Milk deliveries in one pint glass bottles were such an issue that, when we went over to metric measurements, milk was allowed to retain it's "pint" status despite EU rules. As were beer and cider (sold in pints and half pints in pubs) and miles on direction boards and speed limits, etc.
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Old 07-24-2018, 08:18 AM   #28
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Legalize Milkweed Now!
Why? According to the US Fish and Wildlife Service it isn't illegal to have it growing on your land and the US Department of Agriculture is encouraging farmers and ranchers to plant it.


It's essential to the survival of the endangered Monarch butterfly.
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Old 07-24-2018, 08:58 AM   #29
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Why? According to the US Fish and Wildlife Service it isn't illegal to have it growing on your land and the US Department of Agriculture is encouraging farmers and ranchers to plant it.


It's essential to the survival of the endangered Monarch butterfly.
I do believe that BT was making a joke..
Ross
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Old 07-24-2018, 09:12 AM   #30
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Over here non-animal is often called "milk" with a prefix stating it's origin, eg "soy milk" or "almond milk", etc.. because the ingredients have to be displayed on the packaging. Goats' milk is labelled as such too but, as it is more expensive than cows' milk, very few people would be confused. I have my (cows') milk delivered to my doorstep in one pint (Imperial measurement - 20 fluid ounces) glass bottles. Eat your hearts out those of you who have to traipse to the supermarket.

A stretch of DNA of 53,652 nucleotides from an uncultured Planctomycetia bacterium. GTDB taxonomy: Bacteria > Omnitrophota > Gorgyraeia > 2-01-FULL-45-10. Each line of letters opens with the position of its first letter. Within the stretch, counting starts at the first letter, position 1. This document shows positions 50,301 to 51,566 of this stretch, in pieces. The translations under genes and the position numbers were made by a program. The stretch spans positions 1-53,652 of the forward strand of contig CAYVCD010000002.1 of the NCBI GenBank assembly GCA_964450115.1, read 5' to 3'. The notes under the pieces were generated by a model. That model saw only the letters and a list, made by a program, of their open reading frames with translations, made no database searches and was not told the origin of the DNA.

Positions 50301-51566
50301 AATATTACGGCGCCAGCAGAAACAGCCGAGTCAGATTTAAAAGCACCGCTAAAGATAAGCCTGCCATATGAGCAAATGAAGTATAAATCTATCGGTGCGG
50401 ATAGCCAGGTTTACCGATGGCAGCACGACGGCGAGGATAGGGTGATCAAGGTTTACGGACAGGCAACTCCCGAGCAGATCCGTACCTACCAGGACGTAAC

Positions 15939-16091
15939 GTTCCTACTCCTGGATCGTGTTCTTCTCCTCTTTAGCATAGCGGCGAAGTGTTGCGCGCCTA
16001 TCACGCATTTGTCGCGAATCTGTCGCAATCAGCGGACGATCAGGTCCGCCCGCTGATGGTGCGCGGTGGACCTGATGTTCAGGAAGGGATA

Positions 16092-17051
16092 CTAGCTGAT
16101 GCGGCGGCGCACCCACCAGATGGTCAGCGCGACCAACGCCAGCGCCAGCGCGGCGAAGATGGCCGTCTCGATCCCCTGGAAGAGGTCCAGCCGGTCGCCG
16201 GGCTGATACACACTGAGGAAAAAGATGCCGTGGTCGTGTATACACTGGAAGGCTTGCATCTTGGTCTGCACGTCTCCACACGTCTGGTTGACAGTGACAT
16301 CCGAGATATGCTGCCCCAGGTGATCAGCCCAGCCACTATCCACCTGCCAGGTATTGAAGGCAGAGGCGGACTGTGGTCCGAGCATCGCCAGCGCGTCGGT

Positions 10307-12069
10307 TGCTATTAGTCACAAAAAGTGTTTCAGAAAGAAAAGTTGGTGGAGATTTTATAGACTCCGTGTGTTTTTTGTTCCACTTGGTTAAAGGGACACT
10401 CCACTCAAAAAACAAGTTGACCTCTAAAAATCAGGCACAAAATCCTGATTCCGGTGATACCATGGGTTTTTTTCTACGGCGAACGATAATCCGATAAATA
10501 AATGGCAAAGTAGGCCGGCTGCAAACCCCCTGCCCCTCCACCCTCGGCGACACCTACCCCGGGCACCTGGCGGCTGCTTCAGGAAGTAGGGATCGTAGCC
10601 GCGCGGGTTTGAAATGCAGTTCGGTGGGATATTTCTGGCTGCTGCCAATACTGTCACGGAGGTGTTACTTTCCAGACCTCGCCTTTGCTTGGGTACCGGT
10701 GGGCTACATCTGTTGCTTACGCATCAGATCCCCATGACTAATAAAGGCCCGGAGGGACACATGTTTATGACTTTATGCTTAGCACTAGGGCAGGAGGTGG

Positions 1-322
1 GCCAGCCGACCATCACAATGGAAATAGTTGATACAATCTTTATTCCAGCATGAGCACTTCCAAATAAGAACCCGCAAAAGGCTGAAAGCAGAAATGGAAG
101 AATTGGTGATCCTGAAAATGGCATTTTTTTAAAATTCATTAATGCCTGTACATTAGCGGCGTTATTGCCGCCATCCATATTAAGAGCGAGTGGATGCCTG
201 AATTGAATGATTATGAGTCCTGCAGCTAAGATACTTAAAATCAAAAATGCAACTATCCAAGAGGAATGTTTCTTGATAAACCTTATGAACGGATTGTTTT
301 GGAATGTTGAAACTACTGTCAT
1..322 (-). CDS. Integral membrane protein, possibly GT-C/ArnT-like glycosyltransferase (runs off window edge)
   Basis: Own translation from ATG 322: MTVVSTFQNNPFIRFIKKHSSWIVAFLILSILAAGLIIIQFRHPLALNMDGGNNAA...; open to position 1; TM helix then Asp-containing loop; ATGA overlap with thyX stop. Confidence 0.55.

After years of living with supermarket milk I no longer get up in the morning and find no milk in the 'fridge for my "cuppa" because flat-mate/house-sharer has used the last - there'll be a pint on the doorstep, ready and waiting for me. My milkman also delivers bread and other essentials, to order, as well as milk products. The milk comes from local farms and hasn't been collected at depots all round the country as supermarket milk often has been. All milk sold in shops and by milk delivery is pasteurised or sterilised or "long-life". You can still buy untreated milk but it's pretty rare. It can only be sold at the farm gate and the standard is very carefully monitored under Health & Safety rules.

Milk deliveries in one pint glass bottles were such an issue that, when we went over to metric measurements, milk was allowed to retain it's "pint" status despite EU rules. As were beer and cider (sold in pints and half pints in pubs) and miles on direction boards and speed limits, etc.
When I was very young, we used to have a milkman. It was kinda cool. He didn’t deliver anything but dairy products though. If Mom needed an extra quart of milk or a pint of cottage cheese, she’d leave a note in one of the used empty bottles that she’d set out on the porch every night for collection. Automatic recycling!

The milkman (not ours, just generally) also had quite a reputation as a roue, and was the punchline in many bawdy jokes. Jokes that, once hearing them, Millenials will get a puzzled look on their face and say “milkman???” Oy vey!